2. It’s impossible to completely remove everything in a scene with moving items, and things that are stationary still will not go away but you can use the Inpainting Brush Tool for a more practical approach.

Let’s examine Affinity Photo’s Focus stacking capability when aligning and piling up photos.

Focus stacking

The goal of depth of field is to maintain a certain amount of focus throughout the scene. In landscape photography, depth of field is commonly used to ensure that everything in the shot has sharpness. You can make a greater depth of field in the final image by combining several photographs with varying depths of field.

To exposure merge in Affinity Photo,

  • Simply go to File Menu > New Focus Merge Stack.
  • In the dialog box that appears, click Add and Open to choose the desired images to the Stack list.
  • Once you’ve made your selections, click OK.
  • The Focus Stacking will be automatically done.
  • Then, you can apply any adjustments that you wish to enhance the outlook.

Focus stacking is a great way to increase the depth of field in your photos. However, it’s important to note that this technique can’t correct an image that’s completely out of focus. If an image is too blurry, the software will simply create a new image that’s also blurry.

It’s also worth mentioning that focus stacking is a destructive process. This means that it will permanently change your original images. So make sure to save a copy of your original images before you begin!

Let’s look at the Exposure merging offered by Affinity Photo when you auto-align and stack photos.

Exposure merging in Affinity Photo

When you merge photographs that were shot at different times and/or in different exposures, you can increase the dynamic range of your photograph. You may make a single image with a wider variety of tones by combining many images with various exposures.

The results are often more natural and faster. You don’t have to take an HDR picture or tone map it, which saves time and makes the process much more straightforward.

To exposure merge in Affinity Photo,

  • Simply go to File Menu > New Stack.
  • In the dialog box that appears, click Add and Open to choose the desired images to the Stack list.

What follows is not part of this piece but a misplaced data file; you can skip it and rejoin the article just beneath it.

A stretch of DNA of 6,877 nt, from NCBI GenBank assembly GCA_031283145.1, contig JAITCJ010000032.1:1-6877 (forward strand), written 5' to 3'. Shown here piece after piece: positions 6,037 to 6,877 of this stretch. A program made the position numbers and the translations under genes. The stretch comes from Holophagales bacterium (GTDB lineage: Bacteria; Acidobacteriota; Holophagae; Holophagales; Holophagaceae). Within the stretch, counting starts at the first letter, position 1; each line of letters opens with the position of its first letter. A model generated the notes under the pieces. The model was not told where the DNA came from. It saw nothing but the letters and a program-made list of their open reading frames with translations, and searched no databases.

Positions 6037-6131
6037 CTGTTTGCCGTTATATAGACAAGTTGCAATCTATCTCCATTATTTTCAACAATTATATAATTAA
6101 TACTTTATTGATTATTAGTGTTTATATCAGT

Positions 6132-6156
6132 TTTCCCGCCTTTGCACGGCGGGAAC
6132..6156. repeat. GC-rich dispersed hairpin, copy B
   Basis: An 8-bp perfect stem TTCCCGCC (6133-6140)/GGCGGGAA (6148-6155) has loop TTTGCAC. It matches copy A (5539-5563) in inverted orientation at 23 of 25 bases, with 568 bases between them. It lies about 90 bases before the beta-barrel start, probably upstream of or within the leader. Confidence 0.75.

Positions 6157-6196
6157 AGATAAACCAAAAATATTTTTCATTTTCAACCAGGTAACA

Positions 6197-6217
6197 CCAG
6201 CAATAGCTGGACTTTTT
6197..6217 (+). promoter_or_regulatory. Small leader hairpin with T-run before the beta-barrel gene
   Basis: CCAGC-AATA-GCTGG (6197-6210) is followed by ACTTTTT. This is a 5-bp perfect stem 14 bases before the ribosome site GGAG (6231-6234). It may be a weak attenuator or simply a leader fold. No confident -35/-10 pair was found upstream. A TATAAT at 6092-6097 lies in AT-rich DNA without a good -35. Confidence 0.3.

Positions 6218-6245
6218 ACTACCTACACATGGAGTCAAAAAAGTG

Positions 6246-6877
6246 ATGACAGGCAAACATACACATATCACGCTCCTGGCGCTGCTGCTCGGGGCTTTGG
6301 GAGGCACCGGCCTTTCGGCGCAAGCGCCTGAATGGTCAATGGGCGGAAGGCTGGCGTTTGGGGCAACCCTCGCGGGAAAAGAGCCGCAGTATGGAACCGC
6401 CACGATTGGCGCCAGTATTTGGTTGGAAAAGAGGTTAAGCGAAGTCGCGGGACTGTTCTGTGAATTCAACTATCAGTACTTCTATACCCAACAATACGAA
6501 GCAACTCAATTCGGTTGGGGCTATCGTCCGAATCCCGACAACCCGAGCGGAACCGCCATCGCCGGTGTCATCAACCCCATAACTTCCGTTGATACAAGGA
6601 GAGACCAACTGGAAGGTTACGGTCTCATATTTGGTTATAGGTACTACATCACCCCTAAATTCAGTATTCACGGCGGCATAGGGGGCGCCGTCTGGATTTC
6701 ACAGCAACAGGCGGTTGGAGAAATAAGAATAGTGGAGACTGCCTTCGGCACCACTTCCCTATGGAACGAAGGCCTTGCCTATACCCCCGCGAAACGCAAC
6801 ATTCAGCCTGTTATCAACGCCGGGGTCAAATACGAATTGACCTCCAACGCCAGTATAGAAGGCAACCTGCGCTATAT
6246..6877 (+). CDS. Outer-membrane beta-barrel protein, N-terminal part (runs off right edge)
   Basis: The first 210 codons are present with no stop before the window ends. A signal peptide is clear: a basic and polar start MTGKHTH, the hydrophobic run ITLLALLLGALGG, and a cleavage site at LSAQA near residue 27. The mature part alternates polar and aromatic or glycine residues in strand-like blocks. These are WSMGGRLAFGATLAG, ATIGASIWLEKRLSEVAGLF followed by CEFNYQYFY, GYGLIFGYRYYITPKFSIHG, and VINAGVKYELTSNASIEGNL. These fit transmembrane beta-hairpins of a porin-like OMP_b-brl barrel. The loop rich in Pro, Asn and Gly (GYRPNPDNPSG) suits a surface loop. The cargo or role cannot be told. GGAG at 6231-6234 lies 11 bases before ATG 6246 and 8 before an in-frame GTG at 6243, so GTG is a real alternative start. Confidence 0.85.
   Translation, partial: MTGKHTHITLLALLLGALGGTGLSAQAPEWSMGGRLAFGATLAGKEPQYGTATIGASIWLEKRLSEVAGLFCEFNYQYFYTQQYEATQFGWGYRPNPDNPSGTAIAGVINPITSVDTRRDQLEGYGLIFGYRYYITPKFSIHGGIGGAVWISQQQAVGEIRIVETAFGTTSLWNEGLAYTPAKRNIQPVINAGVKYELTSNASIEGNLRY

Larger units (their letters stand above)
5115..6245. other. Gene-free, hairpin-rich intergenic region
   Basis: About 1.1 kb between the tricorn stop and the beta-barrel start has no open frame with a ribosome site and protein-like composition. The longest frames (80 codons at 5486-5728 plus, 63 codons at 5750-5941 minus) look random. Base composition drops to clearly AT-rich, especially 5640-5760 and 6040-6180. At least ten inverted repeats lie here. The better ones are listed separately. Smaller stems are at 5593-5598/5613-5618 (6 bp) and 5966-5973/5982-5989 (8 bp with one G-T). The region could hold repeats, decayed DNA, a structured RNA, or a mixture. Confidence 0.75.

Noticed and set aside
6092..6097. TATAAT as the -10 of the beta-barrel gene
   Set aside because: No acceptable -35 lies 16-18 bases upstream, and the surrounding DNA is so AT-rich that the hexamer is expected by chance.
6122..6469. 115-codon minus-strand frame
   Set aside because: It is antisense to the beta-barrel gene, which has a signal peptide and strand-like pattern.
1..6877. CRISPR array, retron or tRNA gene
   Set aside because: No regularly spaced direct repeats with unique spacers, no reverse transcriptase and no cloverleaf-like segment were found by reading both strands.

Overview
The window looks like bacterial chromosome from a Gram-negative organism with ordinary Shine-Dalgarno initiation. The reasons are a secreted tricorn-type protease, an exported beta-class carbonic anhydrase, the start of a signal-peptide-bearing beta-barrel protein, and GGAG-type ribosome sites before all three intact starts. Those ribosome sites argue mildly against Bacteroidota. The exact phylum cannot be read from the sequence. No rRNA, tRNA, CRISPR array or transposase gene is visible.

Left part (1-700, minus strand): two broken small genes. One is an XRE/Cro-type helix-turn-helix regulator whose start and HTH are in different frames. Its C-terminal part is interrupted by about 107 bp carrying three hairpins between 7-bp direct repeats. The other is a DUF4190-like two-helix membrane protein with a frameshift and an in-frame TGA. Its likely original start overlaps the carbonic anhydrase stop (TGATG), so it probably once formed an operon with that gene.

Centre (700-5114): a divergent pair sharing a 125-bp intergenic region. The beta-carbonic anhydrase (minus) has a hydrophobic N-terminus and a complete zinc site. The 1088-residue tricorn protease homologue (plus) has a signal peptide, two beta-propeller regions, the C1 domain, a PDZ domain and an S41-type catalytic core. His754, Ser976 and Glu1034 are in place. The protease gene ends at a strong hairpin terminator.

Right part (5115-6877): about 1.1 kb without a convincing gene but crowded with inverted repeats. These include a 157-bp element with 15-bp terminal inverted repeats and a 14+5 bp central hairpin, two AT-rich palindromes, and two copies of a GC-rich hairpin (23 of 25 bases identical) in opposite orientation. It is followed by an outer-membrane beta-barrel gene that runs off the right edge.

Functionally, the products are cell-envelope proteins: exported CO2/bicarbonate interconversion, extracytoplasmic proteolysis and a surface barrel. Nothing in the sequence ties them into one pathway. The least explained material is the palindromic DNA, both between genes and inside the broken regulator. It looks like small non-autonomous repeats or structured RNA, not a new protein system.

• Once you’ve made your selections, click OK.
  • From the Layers Panel, dive to the Stack Operator pop-up menu on the Live Stack Group layer, select Mean or Mid-Range stack operator.
  • Experiment both the features to withhold your preference.

Exposure merging is a great way to extend the dynamic range of your images. However, it’s important to note that this technique can’t rescue an image that’s been overexposed. If an image is too bright, the software will simply create a new image that’s also too bright.

It’s also worth mentioning that exposure merging is a destructive process. This means that it will permanently change your original images. So, make sure to save a copy of your originals before you begin!

Next, let’s checkout the other creative effects you can achieve by aligning and stacking images in Affinity Photo.

Other creative effects in Affinity Photo

There are so many different creative effects that you can apply to your photos when stacking images.

Some of the most popular creative effects include long exposure imagery and brightening images.

Long exposure imagery is a technique that’s often used to capture light trails or to create a sense of motion in a photo.

Brightening an image is a technique that is used to make an image appear brighter. This is often done by increasing the exposure or by using a curves adjustment layer.

To create a Stack,

  • Simply go to File Menu > New Stack.
  • In the dialog box that appears, click Add and Open to choose the desired images to the Stack list.
  • Once you’ve made your selections, click OK.
  • From the Layers Panel, dive to the Stack Operator pop-up menu on the Live Stack Group layer, select and experiment the options Median, Maximum and Range whereas Median is selected by default.

There are so many different creative effects that you can apply to your photos in Affinity Photo. Experiment and see what you can create!

Conclusion

Auto aligning and stacking are extremely useful features in Affinity Photo. In this blog post, we’ve look at how they can be used for noise reduction, object removal, focus stacking, exposure merging and other creative effects.